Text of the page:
http://news.antiwar.com/2014/07/18/in-mosul-iraqi-christians-told-they-must-convert-pay-tax-or-die/

In Mosul, Iraqi Christians Told They Must Convert, Pay Tax, or Die

Group Offers Jizya Tax as Alternative

by Jason Ditz, July 18, 2014
The Islamic State of Iraq and Syria (ISIS) followed today’s Friday prayers with a release of new documents in Mosul, ordering the city’s Christian community to either agree to convert to Islam or to pay the jizya tax, saying they face “death as a last resort.”
At one point Mosul had a fairly large Christian minority, estimated at over 3,000. Most are believed to have fled when ISIS first invaded, however, and it isn’t clear how many are even left.
The move appears to be in linewith what ISIS did in Raqqa, where the Christian community entered into a dhimmitude agreement involving the payment of gold dinars (smaller amounts for poorer families) to remain Christian under ISIS rule.
Jizya was original intended as an equivalent to the Zakat payments Muslims are required to make, during an era when those charitable contributions were largely managed by Muslim states. The idea was that jizya would prevent the cost of the Zakat being a conversion obstacle. In addition to getting legal permission to continue to practice the non-state religion, jizya payers are traditionally also exempt from conscription.
Many Iraqi Christians, those who didn’t flee during the bloody US occupation, have fled northward, into Iraqi Kurdistan, and it is unclear how many remain at all in ISIS territory. In Syria, however, Christians have largely not been able to flee so easily, and ISIS retains a significant Christian minority in Raqqa and Deir Ezzor.


http://news.antiwar.com/2014/07/18/270-syrian-troops-guards-killed-in-isis-takeover-of-gas-field/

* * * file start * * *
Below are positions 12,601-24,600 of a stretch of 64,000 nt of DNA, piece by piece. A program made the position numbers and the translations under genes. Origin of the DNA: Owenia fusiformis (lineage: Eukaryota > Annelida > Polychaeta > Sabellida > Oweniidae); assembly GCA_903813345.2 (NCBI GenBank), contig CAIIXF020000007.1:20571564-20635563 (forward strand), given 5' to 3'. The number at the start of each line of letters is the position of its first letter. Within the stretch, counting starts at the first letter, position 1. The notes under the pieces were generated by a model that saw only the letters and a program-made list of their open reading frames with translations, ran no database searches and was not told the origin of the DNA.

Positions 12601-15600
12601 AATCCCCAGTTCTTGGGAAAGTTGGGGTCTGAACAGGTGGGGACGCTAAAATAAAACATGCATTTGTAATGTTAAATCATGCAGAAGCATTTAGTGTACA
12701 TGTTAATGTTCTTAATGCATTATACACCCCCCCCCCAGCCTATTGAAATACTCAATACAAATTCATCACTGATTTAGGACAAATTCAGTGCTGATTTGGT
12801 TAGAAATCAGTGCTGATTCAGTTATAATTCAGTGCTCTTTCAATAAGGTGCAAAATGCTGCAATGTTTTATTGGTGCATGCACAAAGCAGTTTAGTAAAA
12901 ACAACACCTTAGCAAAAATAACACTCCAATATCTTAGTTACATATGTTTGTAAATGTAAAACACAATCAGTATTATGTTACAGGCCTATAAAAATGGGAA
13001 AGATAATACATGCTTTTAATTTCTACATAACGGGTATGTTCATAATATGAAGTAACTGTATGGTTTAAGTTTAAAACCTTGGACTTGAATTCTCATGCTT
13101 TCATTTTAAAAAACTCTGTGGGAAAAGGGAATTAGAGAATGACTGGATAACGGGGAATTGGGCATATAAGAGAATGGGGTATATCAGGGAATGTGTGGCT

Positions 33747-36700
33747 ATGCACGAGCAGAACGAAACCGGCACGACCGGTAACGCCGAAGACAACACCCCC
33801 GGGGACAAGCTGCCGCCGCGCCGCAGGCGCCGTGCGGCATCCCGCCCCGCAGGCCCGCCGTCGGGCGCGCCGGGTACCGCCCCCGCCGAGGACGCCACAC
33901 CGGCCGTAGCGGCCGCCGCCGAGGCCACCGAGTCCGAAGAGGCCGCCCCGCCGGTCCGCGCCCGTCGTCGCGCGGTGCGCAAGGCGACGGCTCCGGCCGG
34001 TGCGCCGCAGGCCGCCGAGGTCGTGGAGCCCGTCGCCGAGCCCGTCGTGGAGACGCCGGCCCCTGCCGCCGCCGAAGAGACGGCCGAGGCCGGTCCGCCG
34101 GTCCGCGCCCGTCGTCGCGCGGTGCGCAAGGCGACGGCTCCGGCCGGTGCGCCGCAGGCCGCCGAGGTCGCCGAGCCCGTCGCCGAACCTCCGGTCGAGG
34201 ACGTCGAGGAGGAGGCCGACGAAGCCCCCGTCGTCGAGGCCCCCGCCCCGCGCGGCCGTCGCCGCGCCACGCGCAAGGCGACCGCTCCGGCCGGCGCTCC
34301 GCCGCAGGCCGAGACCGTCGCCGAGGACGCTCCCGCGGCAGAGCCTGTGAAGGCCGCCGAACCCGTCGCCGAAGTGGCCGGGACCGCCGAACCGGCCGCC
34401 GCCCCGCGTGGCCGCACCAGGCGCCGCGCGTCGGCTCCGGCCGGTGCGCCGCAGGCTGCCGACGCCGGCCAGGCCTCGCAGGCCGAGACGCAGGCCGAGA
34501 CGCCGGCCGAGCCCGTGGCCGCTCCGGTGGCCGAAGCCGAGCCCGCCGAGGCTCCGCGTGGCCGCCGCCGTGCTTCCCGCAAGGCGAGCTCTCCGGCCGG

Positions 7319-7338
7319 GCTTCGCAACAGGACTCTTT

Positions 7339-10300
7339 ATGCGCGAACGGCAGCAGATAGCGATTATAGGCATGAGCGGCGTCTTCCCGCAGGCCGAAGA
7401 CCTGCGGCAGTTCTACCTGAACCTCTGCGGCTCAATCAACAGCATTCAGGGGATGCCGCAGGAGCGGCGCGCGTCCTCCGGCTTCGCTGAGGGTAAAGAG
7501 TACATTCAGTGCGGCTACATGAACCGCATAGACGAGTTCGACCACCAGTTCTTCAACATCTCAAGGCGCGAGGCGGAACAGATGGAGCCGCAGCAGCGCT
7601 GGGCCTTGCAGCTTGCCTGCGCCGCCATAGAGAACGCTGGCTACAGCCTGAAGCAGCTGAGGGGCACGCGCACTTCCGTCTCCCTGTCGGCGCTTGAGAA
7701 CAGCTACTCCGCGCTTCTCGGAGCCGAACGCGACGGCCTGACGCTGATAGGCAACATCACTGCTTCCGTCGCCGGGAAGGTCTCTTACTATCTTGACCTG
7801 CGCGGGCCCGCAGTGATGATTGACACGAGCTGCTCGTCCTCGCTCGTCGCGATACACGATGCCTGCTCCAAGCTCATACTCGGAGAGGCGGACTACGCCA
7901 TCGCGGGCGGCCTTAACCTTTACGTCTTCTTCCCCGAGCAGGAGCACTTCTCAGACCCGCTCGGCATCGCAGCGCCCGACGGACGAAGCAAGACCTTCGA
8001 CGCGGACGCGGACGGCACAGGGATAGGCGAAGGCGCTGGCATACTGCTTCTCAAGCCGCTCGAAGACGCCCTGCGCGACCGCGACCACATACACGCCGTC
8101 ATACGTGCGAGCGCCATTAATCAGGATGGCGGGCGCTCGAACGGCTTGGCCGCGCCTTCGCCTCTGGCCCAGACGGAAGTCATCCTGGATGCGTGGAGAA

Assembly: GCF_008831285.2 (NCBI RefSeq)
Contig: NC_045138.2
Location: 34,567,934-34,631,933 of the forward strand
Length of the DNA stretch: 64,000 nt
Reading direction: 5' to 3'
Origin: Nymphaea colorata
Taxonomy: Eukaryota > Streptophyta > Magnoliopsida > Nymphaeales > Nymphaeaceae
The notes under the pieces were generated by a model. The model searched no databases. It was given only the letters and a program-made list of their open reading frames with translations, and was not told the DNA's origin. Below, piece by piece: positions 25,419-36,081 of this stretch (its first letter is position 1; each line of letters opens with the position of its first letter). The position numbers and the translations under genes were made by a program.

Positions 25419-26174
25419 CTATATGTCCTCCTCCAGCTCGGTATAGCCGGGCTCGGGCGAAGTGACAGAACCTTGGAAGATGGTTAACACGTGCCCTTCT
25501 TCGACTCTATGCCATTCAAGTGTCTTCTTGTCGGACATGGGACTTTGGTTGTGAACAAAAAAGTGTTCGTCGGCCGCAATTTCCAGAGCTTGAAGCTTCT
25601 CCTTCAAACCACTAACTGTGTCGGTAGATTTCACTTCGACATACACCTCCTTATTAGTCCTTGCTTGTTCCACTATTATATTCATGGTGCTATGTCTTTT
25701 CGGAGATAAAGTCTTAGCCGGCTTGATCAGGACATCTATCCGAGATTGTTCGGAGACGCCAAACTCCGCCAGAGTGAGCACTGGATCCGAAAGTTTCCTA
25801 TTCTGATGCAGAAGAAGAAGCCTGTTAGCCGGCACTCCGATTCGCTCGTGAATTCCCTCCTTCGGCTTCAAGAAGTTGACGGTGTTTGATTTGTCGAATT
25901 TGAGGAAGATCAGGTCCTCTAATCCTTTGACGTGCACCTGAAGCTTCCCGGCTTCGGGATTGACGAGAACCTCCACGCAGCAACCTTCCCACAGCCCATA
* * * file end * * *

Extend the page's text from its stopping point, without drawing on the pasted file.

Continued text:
270 Syrian Troops, Guards Killed in ISIS Takeover of Gas Field

90 More Workers Remain Unaccounted For

by Jason Ditz, July 18, 2014
In what is shaping up to be among the bloodiest single exchanges of the entire Syrian Civil War, ISIS moved against an important gas field in Homs Province yesterday,seizing it after a 12-hour battle.
The initial reports said about 23 people were dead, but there were hundreds missing at the time, and the news isn’t good. The latest figures from rebel mouthpiece the Syrian Observatory for Human Rights puts the toll at 270 killed, including Syrian troops, paramilitary guards, and workers.
Even this massive toll may not be the end of it, as 90 other guards and workers who were at the site still remain unaccounted for, and were believed captured by ISIS during the attack.
Not only does the takeover of the gas field, near Palmyra, give ISIS another major energy asset, but it is among their deepest westward expansions into Syria, underscoring that the size of their “caliphate” is not set in stone, and is continuing to increase.




Tweets of the morning ......




Massive fires inside 8th Brigade in after fierce bombardment by anti groups an hour ago.








Intense military aerial activity over now.



 Retweeted by Memlik Pasha
Musings On Iraq Costs Of Iraq’s Kurds Moving Into The Disputed Territories



>“The Govt forces, a mix of Army, special forces units and Shiite militias, have been destroyed"


'has given up on the army - plans to replicate the plan and train his own elite fighters'


 Retweeted by Wladimir
Efforts should be made to stop the spread to Jordan, Lebanon, Turkey. Iraq is finished as an entity, now it is three


there are more than 1million refugees in Kurdistan. More than 250,000 of them are Syrian Kurds & the rest Iraqi Arabs